“Change toward more culturally inclusive content is really important to me—especially considering the lack of teachers who look like me.”
In our upcoming national report, we take the radical step—for us and for our field at large—of asking kids themselves about their schooling.
A 16-year-old discusses why graduating is important. “My mom cares a lot about me getting my diploma. Some of our family members didn’t complete high school, and she’s seen how hard it can be to improve your life without an education.”
An eighth-grader reflects on educational equity: “As I’ve started thinking more about my future, I’ve had to realize who I’m competing against: people with more resources, more exposure, and more support.”
At only seven years old, I could tell the difference between teachers that cared and those that didn’t—I think all kids can.
Real student voice occurs when students are present, active, and an equal part of the decision-making processes.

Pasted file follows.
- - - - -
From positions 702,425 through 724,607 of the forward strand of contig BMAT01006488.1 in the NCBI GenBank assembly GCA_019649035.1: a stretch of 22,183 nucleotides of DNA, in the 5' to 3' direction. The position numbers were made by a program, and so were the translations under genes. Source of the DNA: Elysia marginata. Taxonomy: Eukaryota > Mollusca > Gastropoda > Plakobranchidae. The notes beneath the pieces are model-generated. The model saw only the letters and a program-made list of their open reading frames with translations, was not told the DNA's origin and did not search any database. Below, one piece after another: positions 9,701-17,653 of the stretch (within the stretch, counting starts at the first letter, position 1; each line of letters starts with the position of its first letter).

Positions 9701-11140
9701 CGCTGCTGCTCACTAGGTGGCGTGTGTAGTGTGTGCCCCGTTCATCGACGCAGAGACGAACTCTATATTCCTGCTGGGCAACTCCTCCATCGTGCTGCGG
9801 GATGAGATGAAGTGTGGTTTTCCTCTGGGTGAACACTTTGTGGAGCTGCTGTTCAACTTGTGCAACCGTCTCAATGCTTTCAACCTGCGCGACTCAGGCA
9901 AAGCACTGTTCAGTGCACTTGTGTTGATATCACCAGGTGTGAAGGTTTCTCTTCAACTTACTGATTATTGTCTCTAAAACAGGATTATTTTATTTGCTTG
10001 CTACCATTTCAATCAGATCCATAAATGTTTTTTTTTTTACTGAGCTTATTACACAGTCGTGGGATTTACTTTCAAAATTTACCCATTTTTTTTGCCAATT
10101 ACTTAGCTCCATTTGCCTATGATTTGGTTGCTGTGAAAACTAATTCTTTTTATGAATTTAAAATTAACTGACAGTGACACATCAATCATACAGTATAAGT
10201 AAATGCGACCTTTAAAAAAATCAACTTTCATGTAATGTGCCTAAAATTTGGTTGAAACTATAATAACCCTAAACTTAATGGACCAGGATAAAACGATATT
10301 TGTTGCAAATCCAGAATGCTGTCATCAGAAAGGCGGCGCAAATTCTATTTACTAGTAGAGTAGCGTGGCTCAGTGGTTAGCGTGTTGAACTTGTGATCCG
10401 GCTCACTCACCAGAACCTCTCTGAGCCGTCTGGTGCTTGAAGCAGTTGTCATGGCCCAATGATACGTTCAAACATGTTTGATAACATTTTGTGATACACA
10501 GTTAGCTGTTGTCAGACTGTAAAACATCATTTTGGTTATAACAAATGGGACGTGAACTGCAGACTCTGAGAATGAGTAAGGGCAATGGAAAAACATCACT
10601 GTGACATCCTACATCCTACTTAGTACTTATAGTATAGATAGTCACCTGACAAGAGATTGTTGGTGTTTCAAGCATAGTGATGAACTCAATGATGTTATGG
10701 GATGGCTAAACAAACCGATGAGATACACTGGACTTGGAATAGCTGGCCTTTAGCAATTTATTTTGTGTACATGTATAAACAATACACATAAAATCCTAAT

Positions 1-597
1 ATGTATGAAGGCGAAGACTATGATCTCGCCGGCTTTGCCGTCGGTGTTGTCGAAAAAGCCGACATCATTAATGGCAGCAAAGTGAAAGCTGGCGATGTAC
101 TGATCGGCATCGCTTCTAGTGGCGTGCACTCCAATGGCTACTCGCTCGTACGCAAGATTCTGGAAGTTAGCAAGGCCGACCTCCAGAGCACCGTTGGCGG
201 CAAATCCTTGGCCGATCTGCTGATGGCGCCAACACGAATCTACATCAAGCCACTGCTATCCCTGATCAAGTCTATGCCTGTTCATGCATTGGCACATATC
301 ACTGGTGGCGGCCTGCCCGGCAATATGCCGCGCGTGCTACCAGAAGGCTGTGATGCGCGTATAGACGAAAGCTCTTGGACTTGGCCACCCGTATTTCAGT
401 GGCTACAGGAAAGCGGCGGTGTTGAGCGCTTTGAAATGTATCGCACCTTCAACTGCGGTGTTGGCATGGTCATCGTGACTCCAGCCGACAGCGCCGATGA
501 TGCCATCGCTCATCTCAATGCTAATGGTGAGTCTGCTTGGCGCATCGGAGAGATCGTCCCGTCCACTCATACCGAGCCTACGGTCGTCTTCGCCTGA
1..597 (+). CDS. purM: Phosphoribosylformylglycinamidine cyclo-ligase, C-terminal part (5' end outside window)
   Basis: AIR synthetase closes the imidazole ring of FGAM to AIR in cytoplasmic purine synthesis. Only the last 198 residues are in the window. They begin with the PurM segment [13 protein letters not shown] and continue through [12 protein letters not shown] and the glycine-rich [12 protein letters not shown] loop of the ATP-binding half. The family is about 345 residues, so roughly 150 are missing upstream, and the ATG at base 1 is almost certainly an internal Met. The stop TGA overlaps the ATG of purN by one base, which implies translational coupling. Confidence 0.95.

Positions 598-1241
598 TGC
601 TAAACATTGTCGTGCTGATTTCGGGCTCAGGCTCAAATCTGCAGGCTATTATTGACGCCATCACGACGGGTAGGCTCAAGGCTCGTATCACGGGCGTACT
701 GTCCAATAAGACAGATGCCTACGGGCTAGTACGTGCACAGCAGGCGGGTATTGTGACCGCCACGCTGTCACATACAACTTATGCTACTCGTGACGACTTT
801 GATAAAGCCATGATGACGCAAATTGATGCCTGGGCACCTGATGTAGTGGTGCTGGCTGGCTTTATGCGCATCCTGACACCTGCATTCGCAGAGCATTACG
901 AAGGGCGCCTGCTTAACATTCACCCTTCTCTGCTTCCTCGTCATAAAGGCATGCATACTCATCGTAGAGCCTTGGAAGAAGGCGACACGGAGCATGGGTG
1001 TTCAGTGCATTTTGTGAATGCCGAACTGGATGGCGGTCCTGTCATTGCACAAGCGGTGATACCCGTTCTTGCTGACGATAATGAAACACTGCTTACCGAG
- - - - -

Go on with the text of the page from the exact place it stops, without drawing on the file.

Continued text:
How challenging classes, supportive teachers, and inspiring books are preparing 12-year-old Alana to become a civil rights lawyer.
Each year brings a steady stream of new opportunities and challenges for educators, and 2017 was particularly difficult. In the midst of it all, there remains one clear source of hope: our students.
Fourth-grade student Lewis discusses his goal of becoming an engineer, and why he wants more group projects (but not more homework) from his teachers.
A kid discusses how great relationships with teachers of color prepared him to succeed in college—and inspired him to pursue a career in education.
How a class project inspired a kid to become the next Albert Einstein.
A 10th grader discusses her dreams and aspirations—and how teachers can help her achieve them.
Andre was 14 years old when he first entered the juvenile justice system. Now, at 18 he’s working on earning his GED and is interested in pursuing a career as a psychotherapist. Hear him tell his story.